Frank James

Frank James joined NPR News in April 2009 to launch the blog, "The Two-Way," with co-blogger Mark Memmott.

"The Two-Way" is the place where NPR.org gives readers breaking news and analysis — and engages users in conversations ("two-ways") about the most compelling stories being reported by NPR News and other news media.

James came to NPR from the Chicago Tribune, where he worked for 20 years. In 2006, James created "The Swamp," the paper's successful politics and policy news blog whose readership climbed to a peak of 3 million page-views a month.

Before that, James covered homeland security, technology and privacy and economics in the Tribune's Washington Bureau. He also reported for the Tribune from South Africa and covered politics and higher education.

James also reported for The Wall Street Journal for nearly 10 years.

James received a bachelor of arts degree in English from Dickinson College and now serves on its board of trustees.

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It's All Politics
6:57 pm
Thu June 20, 2013

Why The Immigration Fight Seems Like The NBA Finals

The final outcome of the congressional fight over immigration will be as unpredictable as the result of Game 6 of the NBA Finals.
Lynne Sladky AP

Maybe Game 6 of the NBA Finals has something to teach us about how to watch the immigration debate now taking place in Congress.

Game 6, of course, was the instant sports classic in which the defending champion Miami Heat made an improbable comeback to tie their series with the San Antonio Spurs, three games apiece.

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It's All Politics
6:15 pm
Wed June 19, 2013

Capitol Hill's Partisan And Racial Divide Cast In Bronze

Vice President Biden joined congressional leaders at the Capitol Hill dedication ceremony for a statue of abolitionist Frederick Douglass.
Carolyn Kaster AP

A 7-foot-tall statue of famed, lion-maned abolitionist Frederick Douglass that was dedicated Wednesday on Capitol Hill is perhaps best understood as a bronze symbol of the partisan divide in Washington and of racial politics.

The ex-slave, who later became a friend of President Abraham Lincoln, was a federal official and an important journalist of his day. It took years for a statue of him to land a spot because it became a proxy in the fight over voting rights and statehood for Washington, D.C.

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It's All Politics
6:50 pm
Tue June 18, 2013

Boehner Seeks To Reassure House GOP On Immigration

House Speaker John Boehner is getting flak from fellow Republicans over immigration legislation.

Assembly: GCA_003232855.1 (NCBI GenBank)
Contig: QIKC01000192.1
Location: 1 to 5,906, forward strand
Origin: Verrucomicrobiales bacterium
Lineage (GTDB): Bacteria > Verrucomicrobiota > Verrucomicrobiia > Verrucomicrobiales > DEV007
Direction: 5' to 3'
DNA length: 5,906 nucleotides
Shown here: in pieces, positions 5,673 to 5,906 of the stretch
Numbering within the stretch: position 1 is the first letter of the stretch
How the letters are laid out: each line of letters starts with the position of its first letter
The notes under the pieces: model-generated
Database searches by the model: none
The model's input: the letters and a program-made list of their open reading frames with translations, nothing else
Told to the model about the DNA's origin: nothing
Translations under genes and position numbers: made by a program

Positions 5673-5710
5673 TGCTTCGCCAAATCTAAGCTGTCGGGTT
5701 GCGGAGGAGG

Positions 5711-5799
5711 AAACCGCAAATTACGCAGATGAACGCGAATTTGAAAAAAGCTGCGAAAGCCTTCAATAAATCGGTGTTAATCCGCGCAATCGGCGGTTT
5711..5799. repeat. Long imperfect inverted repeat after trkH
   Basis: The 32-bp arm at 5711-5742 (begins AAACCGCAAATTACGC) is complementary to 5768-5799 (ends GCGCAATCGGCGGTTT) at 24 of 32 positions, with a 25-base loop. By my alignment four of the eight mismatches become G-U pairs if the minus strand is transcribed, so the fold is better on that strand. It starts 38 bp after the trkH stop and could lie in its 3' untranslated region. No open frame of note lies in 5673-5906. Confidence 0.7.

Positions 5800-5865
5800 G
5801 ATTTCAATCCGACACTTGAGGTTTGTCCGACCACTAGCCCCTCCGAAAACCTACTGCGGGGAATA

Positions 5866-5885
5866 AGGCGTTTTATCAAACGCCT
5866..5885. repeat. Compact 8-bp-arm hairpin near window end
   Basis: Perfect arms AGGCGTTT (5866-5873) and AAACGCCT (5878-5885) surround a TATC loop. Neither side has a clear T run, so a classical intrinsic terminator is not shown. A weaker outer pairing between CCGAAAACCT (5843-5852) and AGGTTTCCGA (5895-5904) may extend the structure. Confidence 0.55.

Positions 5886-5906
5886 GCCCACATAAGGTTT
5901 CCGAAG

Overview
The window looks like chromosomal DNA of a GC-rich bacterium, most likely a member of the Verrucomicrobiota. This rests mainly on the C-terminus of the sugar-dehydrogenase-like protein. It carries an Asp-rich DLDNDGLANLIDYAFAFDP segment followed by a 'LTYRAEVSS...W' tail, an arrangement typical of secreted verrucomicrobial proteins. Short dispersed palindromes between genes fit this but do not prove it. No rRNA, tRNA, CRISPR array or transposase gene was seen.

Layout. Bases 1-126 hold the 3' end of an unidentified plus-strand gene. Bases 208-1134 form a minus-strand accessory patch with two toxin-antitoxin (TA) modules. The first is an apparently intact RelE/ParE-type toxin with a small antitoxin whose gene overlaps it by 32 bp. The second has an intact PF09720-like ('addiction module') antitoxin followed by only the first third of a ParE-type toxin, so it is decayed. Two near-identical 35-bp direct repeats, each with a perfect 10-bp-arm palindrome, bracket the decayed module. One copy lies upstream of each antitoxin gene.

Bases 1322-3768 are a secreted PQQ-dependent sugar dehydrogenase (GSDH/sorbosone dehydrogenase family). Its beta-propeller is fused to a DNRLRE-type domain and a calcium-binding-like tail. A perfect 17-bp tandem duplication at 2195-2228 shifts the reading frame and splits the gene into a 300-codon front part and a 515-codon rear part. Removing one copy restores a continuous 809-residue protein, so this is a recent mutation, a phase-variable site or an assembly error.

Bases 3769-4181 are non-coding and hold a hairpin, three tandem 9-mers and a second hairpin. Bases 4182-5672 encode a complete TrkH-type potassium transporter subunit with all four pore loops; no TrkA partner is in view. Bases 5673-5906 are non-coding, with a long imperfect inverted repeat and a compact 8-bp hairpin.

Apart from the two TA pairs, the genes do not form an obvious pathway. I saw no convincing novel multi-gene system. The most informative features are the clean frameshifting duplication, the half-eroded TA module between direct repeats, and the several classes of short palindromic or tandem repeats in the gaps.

Susan Walsh AP

Originally published on Tue June 18, 2013 10:29 pm

Faced with the threat of mutiny for what seems like the umpteenth time during his speakership, John Boehner moved to mollify fellow Republicans on Tuesday, saying immigration legislation would need the support of a majority of the House GOP before it could be brought to a floor vote.

After emerging from a meeting with House Republicans, following days of warnings by conservatives that the Ohio Republican had better not try to pass an immigration bill with mostly Democratic votes, Boehner sought to calm the roiling Republican waters.

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It's All Politics
4:26 pm
Tue June 18, 2013

Obama's Unplanned NSA Discussion

President Obama listens to French President Francois Hollande during the G-8 summit at the Lough Erne golf resort in Enniskillen, Northern Ireland, on Tuesday.
Evan Vucci AP

Originally published on Tue June 18, 2013 4:58 pm

You have to wonder if President Obama ever thought, when he first ran for the White House, that he would need to defend himself from accusations his presidency would be a mere extension of his Republican predecessor.

But there he was with journalist Charlie Rose having to explain why his approach to national security wasn't really like that of President George W. Bush and Vice President Dick Cheney.

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It's All Politics
7:15 pm
Mon June 17, 2013

Voting Rights Groups Get High Court Win As Bigger Case Looms

Election Day volunteer Vicki Groff places a sign to direct voters to a polling station at Kenilworth School in Phoenix in 2012.
Jonathan Gibby Getty Images

Advocates of tougher voter registration standards have racked up wins in recent years — voter ID laws have taken hold across the nation, for example.

But those who believe that government should make voting as easy as possible just gained a significant victory with the U.S. Supreme Court's decision slapping down an Arizona law that required potential voters to prove their citizenship.

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